India: development impact bond ‘yields impressive results’

29 Jun 17

One of the world’s only operational development impact bonds has delivered strong results in its second year, in some cases exceeding its targets, according to its architects.

The three-year DIB, launched in June 2015, funds an education programme run by Indian NGO Educate Girls in a remote rural district of Rajasthan – an area chosen for its particularly poor record on girls’ education.

Backers of the DIB – one of only two in action worldwide – said the bond’s continued achievement evidences the benefits of the innovative, results-based funding model.

Under a DIB, private investors pay the upfront costs and bear the risks of a project, and are repaid later by donors or governments based upon the results achieved. Faced with trillions of dollars worth of development needs, they are seen as a key instrument to leveraging more funding towards initiatives like the sustainable development goals.

The progress of the two currently active DIBs will be seen as a proof of concept, supporting the design of others.

Phyllis Costanza, CEO of the UBS Optimus Foundation, the upfront investor in the DIB, explained: “The DIB is demonstrating its potential to attract much-needed funding as investors are increasingly seeing that they can achieve real social impact and results-based financial returns.”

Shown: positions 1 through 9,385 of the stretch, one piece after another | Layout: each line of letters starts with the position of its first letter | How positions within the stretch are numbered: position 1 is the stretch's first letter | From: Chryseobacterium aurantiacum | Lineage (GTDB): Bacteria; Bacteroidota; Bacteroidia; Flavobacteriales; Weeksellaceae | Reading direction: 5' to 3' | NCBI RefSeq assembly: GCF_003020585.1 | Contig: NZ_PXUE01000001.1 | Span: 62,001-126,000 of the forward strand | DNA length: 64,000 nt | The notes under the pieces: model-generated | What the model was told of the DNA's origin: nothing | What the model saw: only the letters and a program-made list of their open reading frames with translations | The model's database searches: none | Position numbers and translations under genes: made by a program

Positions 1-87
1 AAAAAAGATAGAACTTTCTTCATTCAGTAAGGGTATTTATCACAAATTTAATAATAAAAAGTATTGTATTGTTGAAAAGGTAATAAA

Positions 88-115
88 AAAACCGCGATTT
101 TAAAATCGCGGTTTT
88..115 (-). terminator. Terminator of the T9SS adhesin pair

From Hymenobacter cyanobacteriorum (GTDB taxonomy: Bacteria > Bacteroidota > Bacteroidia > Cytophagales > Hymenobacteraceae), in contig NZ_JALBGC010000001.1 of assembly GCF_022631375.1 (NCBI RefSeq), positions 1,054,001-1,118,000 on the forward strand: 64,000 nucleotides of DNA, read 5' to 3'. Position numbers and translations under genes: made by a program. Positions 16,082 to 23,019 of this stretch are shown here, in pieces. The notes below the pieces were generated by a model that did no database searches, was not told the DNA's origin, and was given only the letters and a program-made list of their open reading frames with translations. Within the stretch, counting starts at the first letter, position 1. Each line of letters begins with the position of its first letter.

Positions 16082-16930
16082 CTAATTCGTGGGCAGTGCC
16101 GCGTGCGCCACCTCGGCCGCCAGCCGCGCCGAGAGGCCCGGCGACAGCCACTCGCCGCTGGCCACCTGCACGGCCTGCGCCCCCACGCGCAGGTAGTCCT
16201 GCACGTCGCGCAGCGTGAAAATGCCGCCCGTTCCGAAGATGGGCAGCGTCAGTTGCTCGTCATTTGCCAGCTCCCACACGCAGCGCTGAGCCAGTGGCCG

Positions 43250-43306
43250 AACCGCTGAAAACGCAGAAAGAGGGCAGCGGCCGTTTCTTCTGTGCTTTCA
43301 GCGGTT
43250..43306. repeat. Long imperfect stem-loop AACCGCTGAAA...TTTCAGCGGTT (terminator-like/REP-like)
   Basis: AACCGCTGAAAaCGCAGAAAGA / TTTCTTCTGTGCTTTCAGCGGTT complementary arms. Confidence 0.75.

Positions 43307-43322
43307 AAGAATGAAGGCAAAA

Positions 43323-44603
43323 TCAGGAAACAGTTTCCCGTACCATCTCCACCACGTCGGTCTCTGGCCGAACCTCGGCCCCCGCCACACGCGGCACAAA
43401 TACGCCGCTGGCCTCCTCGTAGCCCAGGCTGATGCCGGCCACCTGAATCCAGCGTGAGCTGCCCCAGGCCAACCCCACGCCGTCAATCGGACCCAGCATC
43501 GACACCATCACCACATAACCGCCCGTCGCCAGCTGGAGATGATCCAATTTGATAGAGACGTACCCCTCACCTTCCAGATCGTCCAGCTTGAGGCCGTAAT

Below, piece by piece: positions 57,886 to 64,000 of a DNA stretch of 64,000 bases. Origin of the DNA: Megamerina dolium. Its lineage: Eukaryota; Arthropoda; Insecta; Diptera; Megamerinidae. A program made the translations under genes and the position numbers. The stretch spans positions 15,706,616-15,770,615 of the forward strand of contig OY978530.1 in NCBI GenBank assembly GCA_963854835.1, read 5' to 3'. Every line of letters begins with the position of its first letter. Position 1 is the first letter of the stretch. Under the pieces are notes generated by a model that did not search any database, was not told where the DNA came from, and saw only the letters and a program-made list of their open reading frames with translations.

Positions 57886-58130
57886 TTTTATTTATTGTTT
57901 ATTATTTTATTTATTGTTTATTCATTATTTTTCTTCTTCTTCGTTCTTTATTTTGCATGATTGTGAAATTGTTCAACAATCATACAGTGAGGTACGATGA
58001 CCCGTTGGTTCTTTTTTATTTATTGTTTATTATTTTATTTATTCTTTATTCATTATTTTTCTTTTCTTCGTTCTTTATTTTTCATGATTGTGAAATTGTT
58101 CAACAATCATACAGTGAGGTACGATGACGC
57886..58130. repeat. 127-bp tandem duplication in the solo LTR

The year two results showed the bond had already achieved 87.7% of its three-year target to enrol 79% of all eligible out-of-school girls in the programme area.

It has also achieved 50.3% of the three-year learning target, which measures improvements in learning from a baseline test administered at the start of the programme period.

That means the UBS Optimus Foundation remains on track to recoup its initial investment, which is paid back once results are achieved by the Children’s Investment Fund Foundation (CIIF). CIIF will pay interest of up to 15%, depending on how far the children’s learning targets are reached, with the Educate Girls NGO also receiving part of this payment it it achieves its targets.

Safeena Husain, executive director of Educate Girls, said the DIB had not only brought positive results, but a “shift in [the NGO’s] DNA” that had had a “positive ripple effect” across the entire organisation.

“The razor-sharp focus on outcomes and the flexibility in programme delivery that comes with a payment by results contract has enabled us to deliver improved outcomes,” she said. “The continuous feedback and analysis of data allows us to indentify learning lags in children and weaknesses in our own teams.”

This emphasis on performance, she explained, helped the NGO identify hurdles, and prompted the redesign of its whole curriculum and retraining of its staff, resulting in better outcomes.

Ultimately, the DIB hopes to improve education – directly and indirectly through improvements in targeted schools – for 15,000 children, 9,000 of whom are girls, in 166 schools spread across 140 villages in the district.

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